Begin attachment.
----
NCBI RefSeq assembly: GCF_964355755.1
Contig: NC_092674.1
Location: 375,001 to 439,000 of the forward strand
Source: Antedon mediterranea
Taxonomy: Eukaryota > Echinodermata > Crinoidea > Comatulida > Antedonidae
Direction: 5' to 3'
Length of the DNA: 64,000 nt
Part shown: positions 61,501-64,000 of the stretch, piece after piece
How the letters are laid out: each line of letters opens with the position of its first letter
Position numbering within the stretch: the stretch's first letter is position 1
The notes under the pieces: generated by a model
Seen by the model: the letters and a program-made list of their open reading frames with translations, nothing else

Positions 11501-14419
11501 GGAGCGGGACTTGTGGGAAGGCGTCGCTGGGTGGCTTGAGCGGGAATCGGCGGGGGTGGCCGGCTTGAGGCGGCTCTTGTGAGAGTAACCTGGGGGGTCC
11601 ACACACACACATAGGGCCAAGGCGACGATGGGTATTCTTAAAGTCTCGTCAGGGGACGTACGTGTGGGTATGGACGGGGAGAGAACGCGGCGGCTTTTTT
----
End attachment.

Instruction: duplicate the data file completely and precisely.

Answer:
NCBI RefSeq assembly: GCF_964355755.1
Contig: NC_092674.1
Location: 375,001 to 439,000 of the forward strand
Source: Antedon mediterranea
Taxonomy: Eukaryota > Echinodermata > Crinoidea > Comatulida > Antedonidae
Direction: 5' to 3'
Length of the DNA: 64,000 nt
Part shown: positions 61,501-64,000 of the stretch, piece after piece
How the letters are laid out: each line of letters opens with the position of its first letter
Position numbering within the stretch: the stretch's first letter is position 1
The notes under the pieces: generated by a model
Seen by the model: the letters and a program-made list of their open reading frames with translations, nothing else

Positions 11501-14419
11501 GGAGCGGGACTTGTGGGAAGGCGTCGCTGGGTGGCTTGAGCGGGAATCGGCGGGGGTGGCCGGCTTGAGGCGGCTCTTGTGAGAGTAACCTGGGGGGTCC
11601 ACACACACACATAGGGCCAAGGCGACGATGGGTATTCTTAAAGTCTCGTCAGGGGACGTACGTGTGGGTATGGACGGGGAGAGAACGCGGCGGCTTTTTT